Zalman Reserator 3 Max Dual Ultimate Liquid CPU Cooler Review
Installing the Zalman Reserator 3 Max Dual Ultimate Liquid CPU Cooler
I’ve had a chance to install many coolers inside my Fractal Design Define XL R2 chassis in the past, each with its own little challenges. Myself and many others can probably bang out an install in just a couple minutes, but I also like following through the instructions afterwards to see how the average Joe would read through them. Reading through the instructions that came with this cooler, I found a couple areas that told you to do things a little too early. For instance, the instructions with this kit have you mounting the water block before the radiator, which is backwards from how I have learned. There is a lot of extra hardware to install with this kit, so I would strongly suggest installing the radiator first.
To start off, we’ll want to start with a clean CPU and clean it off with a lint-free cloth using the highest purity rubbing alcohol that you can find.
I’m going to prep the entire kit for install, so here goes!
The water block is not prepped for either Intel or AMD mounting, so you’re required to attach a bracket via eight screws (seen just outside of the cold plate). The instructions will tell you how to position it on the block. This was a little tedious, but it only took a minute and that bracket is definitely secure.
Next up I got the back plate all set. You have to push a couple nuts into place…
… and then cap them off. There was one of the caps that was difficult to push on, so I ended up carefully using a screw driver to aide in the install. Otherwise I set the pin in place, held it with one finger, then pulled the cap down towards myself with my fingers on the sides.
All four bracket nuts in place and this is what it looks like.
You can attach a double sided piece of tape to hold the bracket in place and I strongly recommend doing such. Normally I just skip that step, but for this cooler I needed it. I didn’t decide that until last second.
And then there are mounting brackets to make the radiator install inside most cases. Zalman recommends 15mm between your 120mm fan mounts to make this kit work. The purpose of these brackets is to minimize the interference with the components inside of your case. These basically require the same thing as the backing plate, a couple more bracket nuts and caps. The caps will be labeled ‘A’ and ‘B’ and is intended to help you figure out what way to orient the bracket.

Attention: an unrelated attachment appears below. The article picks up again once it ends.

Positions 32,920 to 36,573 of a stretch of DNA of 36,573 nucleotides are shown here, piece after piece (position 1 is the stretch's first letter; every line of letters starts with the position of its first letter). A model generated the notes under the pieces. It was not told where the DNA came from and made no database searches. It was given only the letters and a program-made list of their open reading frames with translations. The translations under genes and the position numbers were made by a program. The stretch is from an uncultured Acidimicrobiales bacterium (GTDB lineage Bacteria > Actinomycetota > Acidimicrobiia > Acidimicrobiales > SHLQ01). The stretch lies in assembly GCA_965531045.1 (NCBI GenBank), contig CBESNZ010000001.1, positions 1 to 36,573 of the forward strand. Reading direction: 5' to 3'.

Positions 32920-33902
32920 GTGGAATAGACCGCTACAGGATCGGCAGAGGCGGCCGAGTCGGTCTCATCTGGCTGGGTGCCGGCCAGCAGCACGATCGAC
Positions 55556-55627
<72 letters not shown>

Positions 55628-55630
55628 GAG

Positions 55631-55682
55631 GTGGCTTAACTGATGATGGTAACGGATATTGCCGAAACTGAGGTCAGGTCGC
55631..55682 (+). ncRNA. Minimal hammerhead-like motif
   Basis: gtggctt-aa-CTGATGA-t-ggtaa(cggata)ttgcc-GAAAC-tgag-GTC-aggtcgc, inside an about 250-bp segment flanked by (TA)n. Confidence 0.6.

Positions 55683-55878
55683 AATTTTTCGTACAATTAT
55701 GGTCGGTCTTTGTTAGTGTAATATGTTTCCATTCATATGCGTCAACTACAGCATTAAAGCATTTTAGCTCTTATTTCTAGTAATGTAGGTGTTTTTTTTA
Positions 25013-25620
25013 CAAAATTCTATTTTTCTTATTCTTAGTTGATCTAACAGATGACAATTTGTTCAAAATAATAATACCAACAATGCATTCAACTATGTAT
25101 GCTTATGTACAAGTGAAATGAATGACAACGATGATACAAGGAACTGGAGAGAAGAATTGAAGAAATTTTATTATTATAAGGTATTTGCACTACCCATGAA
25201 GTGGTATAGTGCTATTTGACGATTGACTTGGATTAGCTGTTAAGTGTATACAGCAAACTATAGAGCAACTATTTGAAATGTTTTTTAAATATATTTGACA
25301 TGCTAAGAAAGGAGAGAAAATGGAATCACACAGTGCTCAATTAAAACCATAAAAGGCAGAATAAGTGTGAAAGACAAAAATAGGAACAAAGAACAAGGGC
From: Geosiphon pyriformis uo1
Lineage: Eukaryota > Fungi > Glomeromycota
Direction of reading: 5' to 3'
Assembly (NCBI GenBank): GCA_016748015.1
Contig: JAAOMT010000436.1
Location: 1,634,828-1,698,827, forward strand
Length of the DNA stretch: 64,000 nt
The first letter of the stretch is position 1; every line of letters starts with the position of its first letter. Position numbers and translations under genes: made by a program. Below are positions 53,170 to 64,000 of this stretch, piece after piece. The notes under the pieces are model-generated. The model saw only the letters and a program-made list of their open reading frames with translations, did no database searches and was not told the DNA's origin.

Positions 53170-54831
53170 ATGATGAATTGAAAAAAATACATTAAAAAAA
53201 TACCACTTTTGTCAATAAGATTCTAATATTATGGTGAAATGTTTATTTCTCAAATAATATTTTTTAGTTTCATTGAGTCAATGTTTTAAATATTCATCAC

All installed on the radiator, this is your end result.
Installing the radiator with the bracket was fairly easy. I did have one of the caps slide when I was trying to mount the radiator, pretty much forcing me to remove the radiator and be more careful the next time. I couldn’t get a small screw driver between the grille to push it back, which is why I had to remove it. Overall it was easy to do, though.
Fitment is definitely tight, since this is a rather large radiator configuration, but I didn’t have any issues in my system.
With the radiator finally mounted, now we’ll mount the CPU block. I drop a small amount of the included thermal paste right in the center of the processor’s IHS.
I then carefully threaded the screws in the crisscross pattern. I hovered the block above the paste while I started threading the screws, just so I wasn’t sliding the block around, dispersing the paste in a way that I wouldn’t want. I then gently set the block down and tightened the screws down fully. I finished off by hooking up the pump to any 3 or 4-pin header (CPU for me) and the fans to a 4-pin PWM header.
Firing up the system for the first time, I noticed the pump was a bit noisy. The noise appeared to be from air that has yet to work its way through the system, as it just had that bubbly sound to it. I gave the system a day before even doing any testing so it could work itself out, and that seems to have worked. The fans were nearly silent at the slowest 1000RPM setting, which was pleasant to the ear. Unfortunately they are very loud (rated at 23.2 – 46.6dBA 10%) when the system is under full load.
In regards to the blue LEDs, I did not find them obnoxiously bright by any means! They were just bright enough to give the cooler a little added flare and not be blinding, which many blue LEDs can do.
Finally, I just tried to mount different fans to this unique cooler for the fun of it, and to no surprise, it worked! I grabbed some Cooler Master Jetflo 120 fans and they hooked up just fine. I did also entertain myself to see if I could attach more fans to do a push-pull configuration and it looks possible, but the formed in brass fittings sort of ruined my chances of even trying. I would have had to find a screw with the correct threads to make that one happen, but not only that my case isn’t large enough for a push-pull cooler.
They don’t fit perfectly like the stock Zalman fans do, but they work nonetheless.
One final shot just showing that it doesn’t close off like the stock fan does…
Let’s move onto the testing, as we know that’s what everyone is here for. I will be using both stock fans, not the CM Jetflos. We’ll compare it to the various liquid CPU coolers that we’ve tested in the past and see how well it works with an overclock to 4.3GHz on a i7-4770k. Before we get into the tests, click the next page to see what we’ve got in our system.